December.  1956663avoid the many dangers that arise when  flying four or five planes in the same circle. The airplane itself must be  rugged, dependable and a stable flyer.  But even more important is the job of the ground crew man.  Here  is where  the  race  is cither won  or  lost. The  entire  outcome  of the  race  depends  upon  his ability to re-start the  engine as  quickly its possible.Primarily Team Racing is the same in  Europe as in the U.S.A., in that the final race is either a 10-milc or  10-kilometrc  course.  The  requirements  of  the aircraft  are  about  the  same,  necessitating  similar dimensions  and  fuel  limitations.  There  does, however,  seem  to  be  a  vast  difference  in  the elimination  races prior to the finals.  In  Europe it is common  to  have  5-mile or  5-kilometre  elimination races  to  determine  who  is  to  fly  in  the  final  race. I Ierc  in  the  U.S.A.  things  are  a  bit  more  com­plicated.  We  run  a  series  of  much shorter sprints, known as heat races, leading up to the 10-mile final  race.Present  rules  call  for  even  further eliminations.  Every  airplane  makes a qualifying flight and is timed from the instant of release  on take-off for a  course  of  seven  laps.  The  20 fastest  qualifying  airplanes  are  then selected  to  enter  the  race,  thus eliminating  all  slower  aircraft  from the  start.  Flying  four  planes  per race,  each  of  the 20  qualifying models is allowed to fly once in each of a  21-lap,  35-lap,  and  70-lap heat race.  Each  plane  is  given  points  on a  graduated  point  system  for  the place  it  finishes  in  each  heat  race.The  four  high  point  airplanes  go into  the  final  race.  In  addition, a  100-lap  Consolation  Race  is  run between  the  5th  through  9th  place models, and  the winner of this race also enters the final  race. These five planes  fly  in  the  10-mile,  140-lap final  race,  and  the  winners  are determined  by  their  position  at  the finish.The  basic  reason  for  the  short sprint  races  is to save time, for here in  the  U.S.A.  there  are  normally such  large  numbers  of  entries  at contests  that  time  is  at  a  premium.A  further intent of the short races is to require that Team  Racing models be  capable of winning speed  dashes as  well  as  the  long  races.  This  is a much more complicated procedure than   the   simplified   elimination system  used  in  Europe.I'he "MU'.K ( TOR", a  Traiii  Harrr ile»ign  byRob  Luther,  powered  by  a  Torpedo  "29'''.Ron  lint  place  in  Team  Racing  at  the  V.S.1051 National· with  the original prototype  o fI hit  model.  ThU  ie  hie  thiril  vereion  o f  the"M IGRATOR".  U right U 17 ounce·. Propellerie 8 inrhe»  by  9 inrhr·  Tornado  "Plaaticoat".Terrific  acceleration  with  a  lop  a peril  ofModels  here  are generally  flown  with  engines of ‘190 to  *300  cubic  inches  (3-25  to  5  c.c.)  displace­ment,  as  outlined  in  A.M.A.  regulations.  A  one- ounce  fuel  system  is  allowed.  As  an  added  safety factor,  and  to save  valuable  time  at  large  contests, a  fuel  shut-off is  required.  Fuel  shut-offs  can  be most  difficult  to  install  in  a  model,  and  could possibly be a  limiting factor in  the growth of Team Racing.  Many  modellers  here  feel  that  elimination of  the  shut-off  from  the  rules  might  further  the popularity of this  event.  Our  models  are  flown  on the  standard  60-foot,  -0 1 2-inch  diameter  control lines,  making it possible for a model to handle very nicely at our average speed range of 70 to 100 m.p.h.If Team  Racing continues to  grow  in  interest as it  has  in  the  past,  it  is  destined  to  become  one  of model  aviation’s  most  popular  control-line  events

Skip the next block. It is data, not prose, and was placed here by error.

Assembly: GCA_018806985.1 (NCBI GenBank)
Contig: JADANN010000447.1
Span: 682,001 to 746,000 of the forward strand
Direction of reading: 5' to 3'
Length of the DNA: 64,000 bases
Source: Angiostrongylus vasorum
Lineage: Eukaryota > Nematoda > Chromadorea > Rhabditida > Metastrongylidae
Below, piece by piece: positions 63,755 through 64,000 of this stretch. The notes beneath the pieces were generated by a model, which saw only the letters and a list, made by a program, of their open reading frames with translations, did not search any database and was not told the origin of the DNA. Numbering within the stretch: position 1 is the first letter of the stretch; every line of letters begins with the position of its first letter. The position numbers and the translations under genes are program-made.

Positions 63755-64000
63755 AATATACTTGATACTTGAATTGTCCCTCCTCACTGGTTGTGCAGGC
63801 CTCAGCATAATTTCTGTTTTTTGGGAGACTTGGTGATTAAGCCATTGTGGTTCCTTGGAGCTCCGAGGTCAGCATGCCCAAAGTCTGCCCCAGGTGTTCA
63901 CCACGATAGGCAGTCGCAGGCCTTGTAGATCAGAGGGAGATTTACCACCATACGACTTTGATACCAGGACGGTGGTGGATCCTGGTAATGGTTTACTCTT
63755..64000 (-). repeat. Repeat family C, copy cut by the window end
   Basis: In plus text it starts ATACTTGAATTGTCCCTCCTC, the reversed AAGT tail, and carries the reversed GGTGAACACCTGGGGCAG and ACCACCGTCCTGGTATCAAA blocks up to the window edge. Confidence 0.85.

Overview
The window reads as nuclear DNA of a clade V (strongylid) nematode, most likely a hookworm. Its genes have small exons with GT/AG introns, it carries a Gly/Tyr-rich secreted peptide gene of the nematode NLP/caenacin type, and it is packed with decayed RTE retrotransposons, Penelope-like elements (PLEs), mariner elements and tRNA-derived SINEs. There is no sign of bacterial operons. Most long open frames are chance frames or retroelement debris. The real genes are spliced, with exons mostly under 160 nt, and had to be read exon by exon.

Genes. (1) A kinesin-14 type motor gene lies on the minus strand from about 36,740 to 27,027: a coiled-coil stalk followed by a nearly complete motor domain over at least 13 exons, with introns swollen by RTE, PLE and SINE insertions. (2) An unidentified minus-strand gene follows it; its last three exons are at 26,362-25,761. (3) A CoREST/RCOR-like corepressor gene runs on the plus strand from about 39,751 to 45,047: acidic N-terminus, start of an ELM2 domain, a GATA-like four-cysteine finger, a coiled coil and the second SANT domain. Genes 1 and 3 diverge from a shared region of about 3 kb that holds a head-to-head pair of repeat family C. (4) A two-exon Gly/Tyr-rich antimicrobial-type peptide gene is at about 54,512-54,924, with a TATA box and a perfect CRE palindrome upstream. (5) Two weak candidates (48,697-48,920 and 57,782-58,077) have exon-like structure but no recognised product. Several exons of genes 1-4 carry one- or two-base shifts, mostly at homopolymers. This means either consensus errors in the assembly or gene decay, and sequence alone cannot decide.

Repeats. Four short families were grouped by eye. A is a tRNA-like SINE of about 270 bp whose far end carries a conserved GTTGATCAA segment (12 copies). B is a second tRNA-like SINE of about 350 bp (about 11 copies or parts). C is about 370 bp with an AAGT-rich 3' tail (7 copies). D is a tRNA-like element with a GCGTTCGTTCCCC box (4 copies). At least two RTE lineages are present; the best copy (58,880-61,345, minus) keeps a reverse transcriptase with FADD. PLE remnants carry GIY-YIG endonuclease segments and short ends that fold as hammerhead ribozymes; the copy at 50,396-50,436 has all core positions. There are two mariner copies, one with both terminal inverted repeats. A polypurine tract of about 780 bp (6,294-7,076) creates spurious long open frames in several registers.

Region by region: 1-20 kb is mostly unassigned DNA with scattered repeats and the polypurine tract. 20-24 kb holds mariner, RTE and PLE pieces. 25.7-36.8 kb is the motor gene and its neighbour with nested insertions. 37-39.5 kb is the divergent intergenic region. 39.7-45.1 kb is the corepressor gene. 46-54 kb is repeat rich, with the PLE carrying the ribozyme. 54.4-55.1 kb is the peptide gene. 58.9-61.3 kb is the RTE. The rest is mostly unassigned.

." MIGRATOR " plan & a phew fotos there .
« Last Edit: Yesterday at 12:00:03 AM by Air Ministry . »